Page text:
Lives not lost: As long as we remember
“Never forget,” they always say. Never forget.
If you can, name the four people killed in last year’s Boston Marathon bombing and the manhunt that followed. Take a moment. Think back. Who were they? What were their names? What were their stories?
It is not easy. We always forget. The days of grieving pass. Memories fade into the past. We live; we forget.
Krystle Campbell of Arlington, Mass., watched the marathon from Copley Square every year. She was standing on Boylston Street when one of the bombs exploded near her. She was a few weeks shy of her 30th birthday.
Campbell had spent nearly two years caring for her grandmother while working 70-80-hour weeks as a restaurant and catering manager, The Boston Globe reported.
Lingzi Lu, 23, was a Boston University graduate student from China. The Globe reported that she had traveled to New Hampshire on a campus Christian fellowship trip and was friendly and well-liked. Her professors called her a promising scholar. She was an economist one class shy of a graduate degree in statistics.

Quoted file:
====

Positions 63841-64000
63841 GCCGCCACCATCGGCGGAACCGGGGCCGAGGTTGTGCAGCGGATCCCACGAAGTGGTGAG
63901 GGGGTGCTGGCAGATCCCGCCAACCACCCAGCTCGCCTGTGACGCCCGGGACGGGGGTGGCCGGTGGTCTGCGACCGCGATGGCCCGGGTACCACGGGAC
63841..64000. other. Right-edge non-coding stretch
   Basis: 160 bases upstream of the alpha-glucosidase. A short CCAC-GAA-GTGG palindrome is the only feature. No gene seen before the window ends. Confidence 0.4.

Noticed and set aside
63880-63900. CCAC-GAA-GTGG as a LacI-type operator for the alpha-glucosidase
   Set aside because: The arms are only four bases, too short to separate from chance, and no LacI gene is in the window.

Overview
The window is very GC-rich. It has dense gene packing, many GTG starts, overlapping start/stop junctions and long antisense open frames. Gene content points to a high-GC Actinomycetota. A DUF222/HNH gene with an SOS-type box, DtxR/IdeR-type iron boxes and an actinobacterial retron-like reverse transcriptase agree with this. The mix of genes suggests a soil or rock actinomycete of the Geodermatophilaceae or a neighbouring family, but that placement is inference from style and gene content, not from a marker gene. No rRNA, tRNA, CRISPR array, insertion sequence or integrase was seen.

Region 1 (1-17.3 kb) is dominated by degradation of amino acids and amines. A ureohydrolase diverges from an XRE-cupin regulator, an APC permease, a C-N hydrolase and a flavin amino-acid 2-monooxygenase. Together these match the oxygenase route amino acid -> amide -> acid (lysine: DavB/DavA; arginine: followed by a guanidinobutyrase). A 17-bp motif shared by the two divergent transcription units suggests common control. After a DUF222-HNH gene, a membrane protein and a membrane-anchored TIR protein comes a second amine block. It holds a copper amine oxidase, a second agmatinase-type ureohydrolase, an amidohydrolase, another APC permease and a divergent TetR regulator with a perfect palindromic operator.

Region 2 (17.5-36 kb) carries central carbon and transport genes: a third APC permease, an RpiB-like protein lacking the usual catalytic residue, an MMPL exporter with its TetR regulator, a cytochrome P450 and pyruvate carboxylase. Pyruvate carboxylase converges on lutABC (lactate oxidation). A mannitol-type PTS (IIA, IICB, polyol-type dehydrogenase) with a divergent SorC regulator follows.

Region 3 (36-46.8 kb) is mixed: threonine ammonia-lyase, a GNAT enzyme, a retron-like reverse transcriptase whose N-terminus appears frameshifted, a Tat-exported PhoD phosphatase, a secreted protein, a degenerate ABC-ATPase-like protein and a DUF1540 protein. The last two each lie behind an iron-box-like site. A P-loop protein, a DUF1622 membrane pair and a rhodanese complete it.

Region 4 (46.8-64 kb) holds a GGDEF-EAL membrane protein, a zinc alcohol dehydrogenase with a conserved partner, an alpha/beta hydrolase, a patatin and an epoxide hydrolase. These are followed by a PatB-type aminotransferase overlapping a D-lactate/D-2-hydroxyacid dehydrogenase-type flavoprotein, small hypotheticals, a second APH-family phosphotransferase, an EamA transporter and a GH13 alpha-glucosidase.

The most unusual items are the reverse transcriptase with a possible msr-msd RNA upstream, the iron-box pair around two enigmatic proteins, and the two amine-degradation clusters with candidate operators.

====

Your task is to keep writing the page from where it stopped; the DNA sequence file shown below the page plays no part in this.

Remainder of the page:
Martin Richard, 8, was a boy from Dorchester who could quote Martin Luther King Jr. Though only eight years old, he already had marched in an anti-violence parade while carrying a sign that read “No more hurting people — Peace,” The Globe reported. He might be pleased to know that if you google “Martin,” he is the second hit that comes up, right behind Martin Luther King Jr.
Sean Collier, 27, was an MIT police officer from Somerville, Mass., who had always wanted to be an officer. “He wanted to be there to help people in these times of need and crisis,” his brother told the New Hampshire Sunday News. As a campus police officer, Collier would have to shoo homeless people off of campus. To make sure they got the help they needed, he asked to join the board of a local homeless shelter. He was that kind of guy. He was shot five times in his patrol car not long before the bombing suspects carjacked a Mercedes, with one of them telling its owner, “I just killed a policeman in Cambridge.”
In a rampage of hatred and violence, four giving, caring young people died. Each of them left us with a beautiful example of a good, meaningful life. Those stories, those lives lived with purpose and generosity, can become the real legacy of the Boston Marathon bombings. They can, as long as we don’t forget them.